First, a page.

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Forty points no longer the survival benchmark
QPR boss Harry Redknapp has stated today that forty points is no longer the target for his side to avoid relegation. Commenting on this seasons relegation battle, Redknapp said "If we can get to 37 points, I would take 37 points now and walk away and take my chances."
The comment was a fair and reasonable assessment of the task ahead of Rangers to palm away the threat of relegation, but was yet another indicator of the change in perceived requirements to stay in the league.
Previously pundits and managers alike would claim that forty points was the safety point upon which Premier League teams could claim that relegation had been avoided. In fact Redknapp himself told in December 2012 that "We will need as near to forty points as possible". So why the change?
Firstly each season needs to be taken as a separate entity. Based on the form of this season, it's difficult to envisage any of the current incumbents of the bottom five positions making it to forty points barring yet another fine end of season run for Roberto Martinez's Wigan side. All of these sides have averaged less than a point a game and with ten games to go, Southampton are the closest of the five to safety on just 27 points.
However whilst this is the case, many of the five have to play each other in the remaining games of the season, a key example being this afternoon's clash between Reading and Aston Villa. With so many points up for offer, these games could provide enough to pull a couple of the sides up to the magic forty points, though often bottom of the table clashes seem to cancel each other out with a win over one competitor oft followed by defeat to another.
Aside from the clear indications obvious to football fans with a pair of eyes, another reason that forty points no longer seems necessary is that recent history backs this theory up.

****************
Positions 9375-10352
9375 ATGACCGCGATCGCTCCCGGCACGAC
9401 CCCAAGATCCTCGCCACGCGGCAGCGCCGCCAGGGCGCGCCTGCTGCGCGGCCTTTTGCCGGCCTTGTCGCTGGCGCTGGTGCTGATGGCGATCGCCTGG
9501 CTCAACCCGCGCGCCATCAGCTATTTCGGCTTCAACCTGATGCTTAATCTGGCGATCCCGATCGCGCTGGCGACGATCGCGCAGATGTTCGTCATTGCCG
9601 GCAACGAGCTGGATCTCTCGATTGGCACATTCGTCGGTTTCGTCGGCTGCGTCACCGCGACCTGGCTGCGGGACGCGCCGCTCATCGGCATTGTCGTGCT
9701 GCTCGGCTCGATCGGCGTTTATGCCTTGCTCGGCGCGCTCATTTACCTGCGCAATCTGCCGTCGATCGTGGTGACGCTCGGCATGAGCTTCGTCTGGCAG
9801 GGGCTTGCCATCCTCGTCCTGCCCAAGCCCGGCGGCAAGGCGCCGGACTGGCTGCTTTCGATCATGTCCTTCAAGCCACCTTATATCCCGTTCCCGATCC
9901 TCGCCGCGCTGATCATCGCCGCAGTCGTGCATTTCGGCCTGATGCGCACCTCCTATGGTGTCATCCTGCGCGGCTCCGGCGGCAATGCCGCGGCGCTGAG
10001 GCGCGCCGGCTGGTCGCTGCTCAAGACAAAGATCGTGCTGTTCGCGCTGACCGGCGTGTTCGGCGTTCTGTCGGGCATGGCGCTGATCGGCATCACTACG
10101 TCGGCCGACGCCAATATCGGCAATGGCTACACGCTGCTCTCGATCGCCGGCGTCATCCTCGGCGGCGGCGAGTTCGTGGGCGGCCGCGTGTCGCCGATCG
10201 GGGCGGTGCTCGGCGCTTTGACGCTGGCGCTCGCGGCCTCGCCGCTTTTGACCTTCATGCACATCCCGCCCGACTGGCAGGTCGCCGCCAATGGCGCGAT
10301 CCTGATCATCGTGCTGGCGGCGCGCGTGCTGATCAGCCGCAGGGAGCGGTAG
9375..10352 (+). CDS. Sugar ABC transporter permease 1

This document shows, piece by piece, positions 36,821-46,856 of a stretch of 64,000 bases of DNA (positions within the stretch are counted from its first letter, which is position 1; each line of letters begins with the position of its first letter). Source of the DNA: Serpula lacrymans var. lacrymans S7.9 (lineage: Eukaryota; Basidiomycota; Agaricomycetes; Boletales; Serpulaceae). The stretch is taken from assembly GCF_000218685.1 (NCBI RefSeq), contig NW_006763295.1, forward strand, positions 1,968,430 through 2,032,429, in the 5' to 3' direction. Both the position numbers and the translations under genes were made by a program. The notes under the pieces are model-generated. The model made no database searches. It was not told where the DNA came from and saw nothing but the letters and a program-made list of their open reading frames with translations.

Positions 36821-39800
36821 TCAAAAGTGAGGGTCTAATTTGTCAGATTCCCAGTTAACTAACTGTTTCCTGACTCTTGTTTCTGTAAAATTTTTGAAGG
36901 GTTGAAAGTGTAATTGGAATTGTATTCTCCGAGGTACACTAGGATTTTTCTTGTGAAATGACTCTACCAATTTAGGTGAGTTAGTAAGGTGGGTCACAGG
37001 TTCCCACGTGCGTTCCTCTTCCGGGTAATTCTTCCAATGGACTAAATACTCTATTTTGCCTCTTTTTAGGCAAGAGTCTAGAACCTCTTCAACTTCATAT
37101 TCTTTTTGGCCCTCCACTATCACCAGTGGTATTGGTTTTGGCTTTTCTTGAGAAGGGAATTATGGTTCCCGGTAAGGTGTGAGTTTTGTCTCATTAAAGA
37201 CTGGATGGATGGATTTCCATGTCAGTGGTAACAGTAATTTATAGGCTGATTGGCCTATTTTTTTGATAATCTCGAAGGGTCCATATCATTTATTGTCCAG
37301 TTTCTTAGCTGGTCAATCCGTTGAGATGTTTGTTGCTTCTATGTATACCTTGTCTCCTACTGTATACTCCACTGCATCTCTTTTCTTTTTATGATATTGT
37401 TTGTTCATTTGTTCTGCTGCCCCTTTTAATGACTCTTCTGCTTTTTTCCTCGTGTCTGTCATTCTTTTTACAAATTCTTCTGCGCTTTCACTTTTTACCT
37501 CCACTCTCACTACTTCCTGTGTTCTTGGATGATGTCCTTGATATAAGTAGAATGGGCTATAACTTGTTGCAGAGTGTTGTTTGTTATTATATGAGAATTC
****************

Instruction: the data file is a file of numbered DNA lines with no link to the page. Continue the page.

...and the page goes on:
In the previous ten Premier League seasons, only twice have the sides that have finished 17th hit 40+ points (Wolves - 2010/11 and Bolton - 2002/03). These two occasions have occurred in the only two seasons that the combined total of the top fours points tally has dropped under 300 for the season. Perhaps it is solely coincidence but a stat like that would suggest that a season where the top four are consistently performing well takes away the competitiveness resulting in the lower teams struggling to pick up as many points, scrapping for the few on offer.
Judging by the performances of the top four so far this season, if they can continue their seasonal form path the four will collect a total of 320 points. Going back to the previous stat, this would prove yet another indicator that clubs could still survive without reaching forty points.
Some may believe that the forty point target is odd based on the above evidence but perhaps it goes back to the first eight years of the twenty team Premier League. During these eight seasons six times out of eight the 17th placed side required a minimum of forty points to survive. This was at a time when there wasn't such a huge gulf between the elite and the rest and therefore points were slightly easier to come by. This historical fact could prove the main basis for the forty point assumption.
There's nothing wrong with aiming for a total like 40 as getting there would virtually assure survival but is the benchmark now dropping? It would certainly seem so.
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